Wednesday, August 20, 2008
Life on the bee list
Emy Baysic isn't one to be fazed by the likes of "phylactery.”
I've owed the North Shore Music Theatre a review of The 25th Annual Putnam County Spelling Bee for some time now (this is its final weekend) and so I'm happy to report - at the last minute - that the NSMT has done a fine job with William Finn's latest Tony-winner. Director Jeremy Dobrish and choreographer Dan Knechtges have seamlessly transposed the post-Broadway version (mounted by Barrington Stage Company, which first developed the material) to the NSMT arena stage (one speller guilelessly observes, "I've never been in a gym in the round before!"), while adding a lot more scampering physical kick to several numbers. And the performances are strong all around, with at least three award-contenders among them.
But even though I'd give the production a solid "A," I think I'd only give the musical itself a "Bee +." (And as I was my elementary school's spelling champ, I'm pretty much the show's target audience.) Bee's book, though funny, is always a little thin, and in the second half (when it rather baldly works up more sympathy for the kids) a bit awkward, too. And Finn's score doesn't seem quite up to his usual standard - or perhaps it's that his quirky, rambling melodies are most striking when they lead to surprising, bracing little insights of the kind only neurotic adults can deliver, or appreciate. The kids of Putnam, needless to say, are loaded with "quirks," but rarely say anything truly unexpected (much less disturbing). This is what a friend of mine calls "cute quirk" - the slobby, asthmatic kid with the name that's always mispronounced, the perky Asian whiz who longs for once to fail, they all feel ever so slightly secondhand, like we saw them on some Judd Apatow series a few years ago. Indeed, the movie that set off the spelling bee craze, Spellbound, offered a far more genuinely quirky cast of characters - and even limned the shades of class and ethnicity that shadow the National Bee. Alas, all that has gone missing in Putnam County; instead we get liberal in-jokes about gay parents and the Bush administration (most of which fell flat up in Beverly, where it seems the last Republicans in Massachusetts have a redoubt).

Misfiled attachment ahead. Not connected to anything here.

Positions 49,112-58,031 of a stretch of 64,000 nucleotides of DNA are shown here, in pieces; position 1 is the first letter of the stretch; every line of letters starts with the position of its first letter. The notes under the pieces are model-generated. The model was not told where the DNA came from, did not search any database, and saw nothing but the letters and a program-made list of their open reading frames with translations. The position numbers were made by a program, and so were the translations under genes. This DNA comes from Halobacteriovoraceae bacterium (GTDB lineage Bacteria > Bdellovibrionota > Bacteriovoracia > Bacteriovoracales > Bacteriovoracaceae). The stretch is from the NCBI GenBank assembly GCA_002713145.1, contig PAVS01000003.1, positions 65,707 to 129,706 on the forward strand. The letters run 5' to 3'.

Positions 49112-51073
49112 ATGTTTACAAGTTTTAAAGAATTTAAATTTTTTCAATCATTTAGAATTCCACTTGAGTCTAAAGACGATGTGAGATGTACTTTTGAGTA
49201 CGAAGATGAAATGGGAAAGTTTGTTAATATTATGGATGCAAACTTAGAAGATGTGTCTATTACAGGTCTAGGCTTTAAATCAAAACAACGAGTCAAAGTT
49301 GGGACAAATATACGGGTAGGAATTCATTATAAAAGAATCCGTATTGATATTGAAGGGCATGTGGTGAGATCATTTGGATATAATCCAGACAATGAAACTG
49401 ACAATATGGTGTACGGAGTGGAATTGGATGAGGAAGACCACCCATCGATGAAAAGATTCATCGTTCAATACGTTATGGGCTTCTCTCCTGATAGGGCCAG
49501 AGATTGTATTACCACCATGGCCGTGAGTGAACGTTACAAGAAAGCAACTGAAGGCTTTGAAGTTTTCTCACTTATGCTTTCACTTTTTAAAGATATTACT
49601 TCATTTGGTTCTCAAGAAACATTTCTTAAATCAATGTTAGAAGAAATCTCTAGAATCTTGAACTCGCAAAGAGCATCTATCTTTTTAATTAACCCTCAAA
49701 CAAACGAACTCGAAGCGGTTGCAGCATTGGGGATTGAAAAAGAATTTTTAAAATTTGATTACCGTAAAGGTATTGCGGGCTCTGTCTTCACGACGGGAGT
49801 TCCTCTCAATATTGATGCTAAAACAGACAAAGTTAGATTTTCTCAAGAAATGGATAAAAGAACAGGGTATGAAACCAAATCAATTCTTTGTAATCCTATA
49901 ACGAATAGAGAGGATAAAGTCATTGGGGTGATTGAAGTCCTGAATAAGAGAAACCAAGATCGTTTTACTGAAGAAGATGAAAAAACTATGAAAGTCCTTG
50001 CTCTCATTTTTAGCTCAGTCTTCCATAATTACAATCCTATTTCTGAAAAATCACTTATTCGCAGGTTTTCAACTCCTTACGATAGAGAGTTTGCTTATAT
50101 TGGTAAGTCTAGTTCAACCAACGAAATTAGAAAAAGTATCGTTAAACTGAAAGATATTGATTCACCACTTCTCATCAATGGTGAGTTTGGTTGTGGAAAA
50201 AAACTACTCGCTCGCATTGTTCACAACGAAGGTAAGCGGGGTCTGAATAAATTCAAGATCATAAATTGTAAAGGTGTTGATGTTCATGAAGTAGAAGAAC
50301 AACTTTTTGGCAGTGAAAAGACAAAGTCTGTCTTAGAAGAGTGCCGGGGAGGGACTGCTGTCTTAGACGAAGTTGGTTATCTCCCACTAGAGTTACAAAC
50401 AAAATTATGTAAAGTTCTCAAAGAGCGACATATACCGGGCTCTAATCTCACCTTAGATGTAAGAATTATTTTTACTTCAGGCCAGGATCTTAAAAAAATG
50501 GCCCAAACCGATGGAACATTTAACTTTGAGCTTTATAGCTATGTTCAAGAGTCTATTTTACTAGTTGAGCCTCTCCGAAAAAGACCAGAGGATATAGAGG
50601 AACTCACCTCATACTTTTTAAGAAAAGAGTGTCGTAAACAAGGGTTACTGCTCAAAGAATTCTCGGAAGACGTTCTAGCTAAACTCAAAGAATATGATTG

Still, it would be wrong to pretend that within these parameters, the North Shore doesn't deliver a good time. Probably the best material in Rachel Sheinkin's book arrives in the vice principal's replies to the speller's incessant question, "Could you use that word in a sentence?," and Michael Mastro nails each cleverly knowing line with piss-perfect aplomb (I won't spoil them for you by giving any away). He's ably abetted by Sally Wilfert, who smartly channels the sexually repressed averageness of school administrators everywhere. Close on the heels of these star turns (and boasting the best pipes of all three) is the versatile Demond Green, who gives just enough satiric edge to both the bee's "comfort counselor" (a parolee who doles out hugs and juice boxes) and the bitchy gay dad of one of the contestants.
The performances of said spellers themselves (all played by adults) were consistently strong, but perhaps a little pushy. First among equals were Eric Petersen (as the now-iconic "William Bar-FAY") and local hero Miguel Cervantes (whose moment at the mike is undermined by a sudden e-r-e-c-t-i-o-n, at left). There were also engaging turns from Molly Ephraim, Emy Baysic, and Hannah Delmonte; only Clifton Guterman felt insufficiently grounded as future-stoner Leaf Coneybear (he did far better work in his coiled turn as the other gay dad). Together they kept the show's energy up, and the jokes flying; perhaps a little more v-e-r-i-s-i-m-i-l-i-t-u-d-e was too much to ask.